It’s official: The Starbucks red cups are out and the holidays are upon us. A time to gather with friends and family, enjoy the sights and sounds of the season and relax … WRONG! You have to shop for 50 people, cook for 20 and take that annual family photo (why are dad’s eyes always closed?)
By the time Christmas rolls around, you’re stressed, exhausted and you feel completely justified in eating a ginormous meal and drinking a big glass of wine, or maybe a bottle. Or, you’ll eat five small meals because that’s how you battle the bulge, but in three hours!
Holiday heart syndrome – it’s realThis behavior is a recipe for disaster, not a reward for all of your hard work. Why? Because of a little thing called holiday heart syndrome and a bigger thing called a heart attack. It’s science.
Holiday heart syndrome is a type of irregular heart beat called atrial fibrillation brought on by too much alcohol. Here are some tips on how to avoid it and other heart problems:
- Instead of that martini, opt for a club soda.
- Give portion control a serious try.
- Substitute healthier options for high-fat, high-salt meals.
Watch those heavy meals
Studies have shown that a heavy meal can trigger a heart attack within 26 hours of consumption. Researchers have also found that eating raises levels of the hormone norepinephrine, which can increase blood pressure and heart rate, resulting in a heart attack.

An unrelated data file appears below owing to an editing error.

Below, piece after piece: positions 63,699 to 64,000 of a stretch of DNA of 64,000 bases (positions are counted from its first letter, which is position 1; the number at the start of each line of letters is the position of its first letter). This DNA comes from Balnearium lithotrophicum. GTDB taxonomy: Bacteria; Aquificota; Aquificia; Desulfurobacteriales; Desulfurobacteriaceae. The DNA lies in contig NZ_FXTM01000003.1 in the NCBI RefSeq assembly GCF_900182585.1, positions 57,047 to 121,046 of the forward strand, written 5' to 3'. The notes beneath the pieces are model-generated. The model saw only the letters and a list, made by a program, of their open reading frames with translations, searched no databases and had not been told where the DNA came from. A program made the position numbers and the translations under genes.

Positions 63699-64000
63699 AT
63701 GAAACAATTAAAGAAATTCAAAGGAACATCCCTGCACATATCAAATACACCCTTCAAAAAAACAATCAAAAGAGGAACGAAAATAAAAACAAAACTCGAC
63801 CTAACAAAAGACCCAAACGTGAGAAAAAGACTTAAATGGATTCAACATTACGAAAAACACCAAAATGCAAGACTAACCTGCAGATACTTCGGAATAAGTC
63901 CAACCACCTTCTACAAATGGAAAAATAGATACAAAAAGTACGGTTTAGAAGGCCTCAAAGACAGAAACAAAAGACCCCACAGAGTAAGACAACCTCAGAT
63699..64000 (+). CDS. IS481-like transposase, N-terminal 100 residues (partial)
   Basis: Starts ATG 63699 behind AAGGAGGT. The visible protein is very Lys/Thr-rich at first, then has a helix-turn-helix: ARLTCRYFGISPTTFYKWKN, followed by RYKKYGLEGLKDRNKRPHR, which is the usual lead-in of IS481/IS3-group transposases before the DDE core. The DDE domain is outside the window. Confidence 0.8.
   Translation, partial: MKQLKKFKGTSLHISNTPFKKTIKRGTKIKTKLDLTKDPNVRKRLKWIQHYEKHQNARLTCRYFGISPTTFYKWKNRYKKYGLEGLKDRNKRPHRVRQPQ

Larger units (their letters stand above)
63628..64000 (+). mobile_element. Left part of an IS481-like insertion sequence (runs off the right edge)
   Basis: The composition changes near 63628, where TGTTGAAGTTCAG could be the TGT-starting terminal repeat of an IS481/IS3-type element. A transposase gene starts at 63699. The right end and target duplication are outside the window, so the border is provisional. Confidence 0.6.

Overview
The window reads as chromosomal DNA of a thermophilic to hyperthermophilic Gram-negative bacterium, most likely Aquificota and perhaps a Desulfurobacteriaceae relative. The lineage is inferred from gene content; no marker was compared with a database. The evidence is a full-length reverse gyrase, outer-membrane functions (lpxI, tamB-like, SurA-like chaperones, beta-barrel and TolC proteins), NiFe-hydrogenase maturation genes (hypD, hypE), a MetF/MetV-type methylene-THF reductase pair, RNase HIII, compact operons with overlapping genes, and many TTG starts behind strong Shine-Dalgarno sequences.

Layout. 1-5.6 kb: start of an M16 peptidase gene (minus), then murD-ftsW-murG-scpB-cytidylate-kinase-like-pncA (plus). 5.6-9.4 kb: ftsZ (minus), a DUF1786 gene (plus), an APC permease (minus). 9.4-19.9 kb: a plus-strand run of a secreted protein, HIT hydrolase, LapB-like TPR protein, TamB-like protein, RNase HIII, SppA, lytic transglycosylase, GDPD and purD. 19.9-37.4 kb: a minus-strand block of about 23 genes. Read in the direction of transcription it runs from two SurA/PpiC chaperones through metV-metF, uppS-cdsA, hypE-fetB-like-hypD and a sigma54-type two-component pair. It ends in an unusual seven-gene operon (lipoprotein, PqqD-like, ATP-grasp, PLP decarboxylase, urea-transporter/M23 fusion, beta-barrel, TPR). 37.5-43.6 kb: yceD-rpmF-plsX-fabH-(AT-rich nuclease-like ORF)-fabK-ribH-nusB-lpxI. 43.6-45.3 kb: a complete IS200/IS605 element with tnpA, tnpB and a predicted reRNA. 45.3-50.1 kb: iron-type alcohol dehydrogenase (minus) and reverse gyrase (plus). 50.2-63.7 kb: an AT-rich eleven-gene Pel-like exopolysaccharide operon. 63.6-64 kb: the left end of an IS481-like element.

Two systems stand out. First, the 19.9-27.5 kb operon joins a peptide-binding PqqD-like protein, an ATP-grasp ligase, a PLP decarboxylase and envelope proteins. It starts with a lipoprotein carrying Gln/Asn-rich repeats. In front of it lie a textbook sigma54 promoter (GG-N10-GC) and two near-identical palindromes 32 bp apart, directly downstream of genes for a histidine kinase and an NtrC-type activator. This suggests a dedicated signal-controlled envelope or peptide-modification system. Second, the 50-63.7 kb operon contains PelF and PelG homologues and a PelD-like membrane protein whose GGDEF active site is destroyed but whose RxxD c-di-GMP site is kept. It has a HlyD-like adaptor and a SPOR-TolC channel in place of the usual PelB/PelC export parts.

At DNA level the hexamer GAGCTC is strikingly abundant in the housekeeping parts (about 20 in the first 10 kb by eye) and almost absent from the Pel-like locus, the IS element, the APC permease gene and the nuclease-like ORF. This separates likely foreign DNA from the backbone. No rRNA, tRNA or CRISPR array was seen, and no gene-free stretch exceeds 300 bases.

John Mignone, M.D., medical director of the John L. Locke Jr. Advanced Cardiac Support Program at Swedish Heart & Vascular Institute, has this important advice for patients:
“While we want our patients to enjoy the holiday season, with all the festivities, it is important to remember that poor dietary choices are responsible for 15 to 20 percent of heart failure hospitalizations. Please remember to follow weight and dietary recommendations from your provider, so you can enjoy a happy and healthy holiday season. Be sure to contact your doctor’s office with any significant weight changes or worsened shortness of breath.”
Don’t let overeating make you sick
Studies also show a nationwide increase in cardiac deaths by almost 5 percent on Christmas Day, the day after Christmas and New Year’s Day. All that overeating and stress typically associated with the holiday season could exacerbate existing conditions.
So, make a few tweaks to your traditions this holiday season. Be kinder to yourself. If the holiday cards don’t make it out or you don’t have time to bake 16 dozen cookies because you’ve decided to take a walk or go to a yoga class, that’s just fine.
If you decide to play a board game with your family instead of strategically placing 100 strings of lights around your home, good for you! We encourage you to take it all in with moderation and we look forward to seeing you at your next well check.
Happy holidays from the Swedish Heart and Vascular Institute.